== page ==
US women need to be better educated on age of fertility decline

A survey conducted in the US has found that nearly 40 per cent of women over 35 who didn’t get pregnant at a younger age would have tried sooner had they known about age-related fertility decline

Based on the results of the research, conducted by the Harris Poll on behalf of the American Osteopathic Association, Americans appeared overly optimistic about their fertility.

“Conversations about family planning should shift from birth control to pregnancy planning around age 32,” says Ellen Wood, DO, a Florida-based fertility specialist. “Thirty-five is not the new 25 when it comes to fertility.”

According to fertility specialists, egg quality starts to decline at age 32 and decreases rapidly after 37. Advanced maternal age also heightens the risk of birth defects. Only 28 per cent of women, and 35 per cent of men, believe age is the number one contributor to female infertility, the AOA survey found.

With women in their early 30s now having more babies than younger moms, osteopathic OB/GYNs hope to promote better education before patients reach their mid-30s. Postponing pregnancy attempts until after 35 will, for many women, limit the ability to birth a healthy child.

“Men are not immune,” says Dr Wood. Western nations are witnessing an unprecedented fall in sperm count that is not disputed, but has not been explained.

Options

In vitro fertilization or IVF, typically the final treatment for infertility, is considered the most effective method of assisted fertility. For women age 38 to 40 using their own egg, IVF results in approximately a 40 percent chance of eventually birthing a healthy baby, according to the Society for Assisted Reproductive Technology. The success rate drops to about 23 percent after age 41.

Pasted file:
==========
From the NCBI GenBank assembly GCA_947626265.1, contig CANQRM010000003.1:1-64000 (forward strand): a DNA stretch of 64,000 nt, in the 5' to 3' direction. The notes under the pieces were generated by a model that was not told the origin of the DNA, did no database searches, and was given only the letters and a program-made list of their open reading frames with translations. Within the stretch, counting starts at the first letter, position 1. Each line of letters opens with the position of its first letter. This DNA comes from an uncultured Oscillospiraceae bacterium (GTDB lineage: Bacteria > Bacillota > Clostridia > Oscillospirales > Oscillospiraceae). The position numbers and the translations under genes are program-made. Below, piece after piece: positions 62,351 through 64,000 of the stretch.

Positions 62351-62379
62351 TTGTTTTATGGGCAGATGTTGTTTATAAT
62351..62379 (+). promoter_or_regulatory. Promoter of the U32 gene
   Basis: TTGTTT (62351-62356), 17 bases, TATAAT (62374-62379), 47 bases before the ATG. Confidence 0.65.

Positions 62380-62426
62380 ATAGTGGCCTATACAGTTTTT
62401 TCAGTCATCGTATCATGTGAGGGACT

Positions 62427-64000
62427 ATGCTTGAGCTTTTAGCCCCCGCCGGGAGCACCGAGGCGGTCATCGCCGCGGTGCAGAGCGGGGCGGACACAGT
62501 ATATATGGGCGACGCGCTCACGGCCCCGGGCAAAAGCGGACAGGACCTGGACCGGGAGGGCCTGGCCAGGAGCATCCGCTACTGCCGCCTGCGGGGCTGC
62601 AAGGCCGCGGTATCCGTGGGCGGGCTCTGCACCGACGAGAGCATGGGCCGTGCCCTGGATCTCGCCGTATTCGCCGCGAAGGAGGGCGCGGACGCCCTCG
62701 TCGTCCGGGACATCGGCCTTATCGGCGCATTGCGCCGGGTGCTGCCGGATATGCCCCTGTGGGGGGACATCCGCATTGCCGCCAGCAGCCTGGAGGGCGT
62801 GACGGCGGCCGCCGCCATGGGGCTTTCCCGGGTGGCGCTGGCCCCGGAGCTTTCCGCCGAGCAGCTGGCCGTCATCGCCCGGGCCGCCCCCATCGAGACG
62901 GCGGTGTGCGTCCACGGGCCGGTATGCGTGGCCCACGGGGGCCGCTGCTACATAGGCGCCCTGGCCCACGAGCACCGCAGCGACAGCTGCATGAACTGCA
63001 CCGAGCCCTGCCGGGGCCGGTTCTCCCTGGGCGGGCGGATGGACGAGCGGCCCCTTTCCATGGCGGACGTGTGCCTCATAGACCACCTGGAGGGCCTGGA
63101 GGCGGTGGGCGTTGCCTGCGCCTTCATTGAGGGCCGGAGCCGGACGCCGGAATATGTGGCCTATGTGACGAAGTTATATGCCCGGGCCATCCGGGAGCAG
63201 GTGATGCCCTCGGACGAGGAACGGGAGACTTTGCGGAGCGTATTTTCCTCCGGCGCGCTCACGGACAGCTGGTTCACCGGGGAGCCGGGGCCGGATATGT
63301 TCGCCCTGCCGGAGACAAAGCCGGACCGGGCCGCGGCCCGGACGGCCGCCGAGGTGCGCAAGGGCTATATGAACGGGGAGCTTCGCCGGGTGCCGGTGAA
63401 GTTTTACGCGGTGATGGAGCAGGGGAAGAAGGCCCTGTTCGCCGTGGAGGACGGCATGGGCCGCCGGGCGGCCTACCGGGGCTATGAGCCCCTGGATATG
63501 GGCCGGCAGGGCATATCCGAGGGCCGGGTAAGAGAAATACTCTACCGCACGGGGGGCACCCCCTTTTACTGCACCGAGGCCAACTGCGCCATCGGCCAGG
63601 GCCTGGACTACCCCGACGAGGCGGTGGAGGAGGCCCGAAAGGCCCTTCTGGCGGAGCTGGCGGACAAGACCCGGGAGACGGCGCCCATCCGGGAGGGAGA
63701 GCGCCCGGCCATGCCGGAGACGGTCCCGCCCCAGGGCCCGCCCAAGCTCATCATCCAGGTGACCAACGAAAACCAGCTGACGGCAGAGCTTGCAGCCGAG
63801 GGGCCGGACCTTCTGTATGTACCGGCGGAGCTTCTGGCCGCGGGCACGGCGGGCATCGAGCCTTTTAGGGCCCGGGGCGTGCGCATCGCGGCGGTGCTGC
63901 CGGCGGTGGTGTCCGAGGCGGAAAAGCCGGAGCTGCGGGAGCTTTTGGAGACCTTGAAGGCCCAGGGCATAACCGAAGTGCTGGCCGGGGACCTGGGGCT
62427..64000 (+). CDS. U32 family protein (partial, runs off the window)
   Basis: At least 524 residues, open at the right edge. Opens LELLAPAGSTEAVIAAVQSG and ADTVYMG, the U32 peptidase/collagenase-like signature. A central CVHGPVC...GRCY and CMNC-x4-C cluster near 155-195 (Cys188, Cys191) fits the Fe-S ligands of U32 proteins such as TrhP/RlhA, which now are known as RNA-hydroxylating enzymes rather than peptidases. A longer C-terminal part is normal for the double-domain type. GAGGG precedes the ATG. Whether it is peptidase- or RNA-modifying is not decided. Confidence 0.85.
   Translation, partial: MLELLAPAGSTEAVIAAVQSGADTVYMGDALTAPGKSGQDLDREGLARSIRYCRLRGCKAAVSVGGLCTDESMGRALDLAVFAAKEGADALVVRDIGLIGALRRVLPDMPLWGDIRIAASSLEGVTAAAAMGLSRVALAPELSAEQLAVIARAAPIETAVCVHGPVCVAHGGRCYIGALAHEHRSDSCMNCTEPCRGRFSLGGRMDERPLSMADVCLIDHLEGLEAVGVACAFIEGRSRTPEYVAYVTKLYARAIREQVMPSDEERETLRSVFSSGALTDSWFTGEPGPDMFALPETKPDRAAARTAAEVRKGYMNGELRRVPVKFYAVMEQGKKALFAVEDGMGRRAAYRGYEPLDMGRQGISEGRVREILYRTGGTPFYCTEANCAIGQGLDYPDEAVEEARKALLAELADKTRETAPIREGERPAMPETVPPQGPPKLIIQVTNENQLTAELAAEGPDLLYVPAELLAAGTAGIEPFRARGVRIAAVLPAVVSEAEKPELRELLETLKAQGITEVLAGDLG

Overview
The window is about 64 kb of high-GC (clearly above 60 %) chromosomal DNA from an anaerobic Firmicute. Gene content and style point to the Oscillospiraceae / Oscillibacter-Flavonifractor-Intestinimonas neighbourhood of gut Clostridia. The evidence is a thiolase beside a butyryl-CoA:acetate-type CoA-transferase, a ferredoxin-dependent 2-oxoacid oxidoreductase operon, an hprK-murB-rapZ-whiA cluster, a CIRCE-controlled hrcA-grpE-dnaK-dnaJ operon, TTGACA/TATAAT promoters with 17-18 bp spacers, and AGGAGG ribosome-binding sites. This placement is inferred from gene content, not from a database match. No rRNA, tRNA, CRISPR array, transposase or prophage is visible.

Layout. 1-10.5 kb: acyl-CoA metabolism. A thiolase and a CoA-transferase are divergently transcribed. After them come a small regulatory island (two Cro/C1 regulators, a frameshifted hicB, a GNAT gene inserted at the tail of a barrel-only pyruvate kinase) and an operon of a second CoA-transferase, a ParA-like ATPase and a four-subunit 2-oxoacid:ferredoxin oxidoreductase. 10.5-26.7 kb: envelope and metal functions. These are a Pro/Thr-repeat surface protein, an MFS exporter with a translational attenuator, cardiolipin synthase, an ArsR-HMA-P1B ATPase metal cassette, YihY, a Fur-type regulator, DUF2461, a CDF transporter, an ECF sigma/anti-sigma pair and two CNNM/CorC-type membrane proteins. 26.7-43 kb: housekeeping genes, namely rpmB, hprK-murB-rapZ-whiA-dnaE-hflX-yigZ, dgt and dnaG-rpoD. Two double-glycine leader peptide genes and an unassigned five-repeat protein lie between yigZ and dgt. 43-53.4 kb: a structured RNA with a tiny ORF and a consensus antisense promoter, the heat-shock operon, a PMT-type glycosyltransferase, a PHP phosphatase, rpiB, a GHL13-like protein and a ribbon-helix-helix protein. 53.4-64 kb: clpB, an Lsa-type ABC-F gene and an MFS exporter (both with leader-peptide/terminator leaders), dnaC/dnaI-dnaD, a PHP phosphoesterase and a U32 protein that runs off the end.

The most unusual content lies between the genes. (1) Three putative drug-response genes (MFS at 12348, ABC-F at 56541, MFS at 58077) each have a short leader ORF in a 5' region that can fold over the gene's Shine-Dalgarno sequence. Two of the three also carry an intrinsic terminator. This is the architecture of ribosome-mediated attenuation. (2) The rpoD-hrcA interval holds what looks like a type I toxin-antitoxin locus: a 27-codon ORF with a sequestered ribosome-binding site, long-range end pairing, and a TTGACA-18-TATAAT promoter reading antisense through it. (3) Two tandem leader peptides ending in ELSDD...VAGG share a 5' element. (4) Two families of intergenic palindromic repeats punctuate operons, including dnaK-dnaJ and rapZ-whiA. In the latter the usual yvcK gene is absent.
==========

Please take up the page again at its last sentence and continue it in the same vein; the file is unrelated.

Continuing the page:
Freezing eggs and potentially sperm at a young age greatly improves the chance of a healthy pregnancy later in life, but can be prohibitively expensive. The time, cost—typically between $5,000 and $50,000 depending on insurance and number of attempts—and emotional toll can be extensive.

“While IVF can create miracles, for many it’s also an emotional rollercoaster and brings significant debt,” says Dr Wood. “It’s why so many of my patients who require IVF because of maternal age wish they had better understood the risks.”

In many cases the cause remains unexplained, even when a patient is successful

“The advances in fertility techniques and technology are incredible,” says Dr Wood, “But the most simple and effective tool we have as OB/GYNs is to communicate with our patients about the testing and preservation options available, which can have has the greatest impact on family planning success.”

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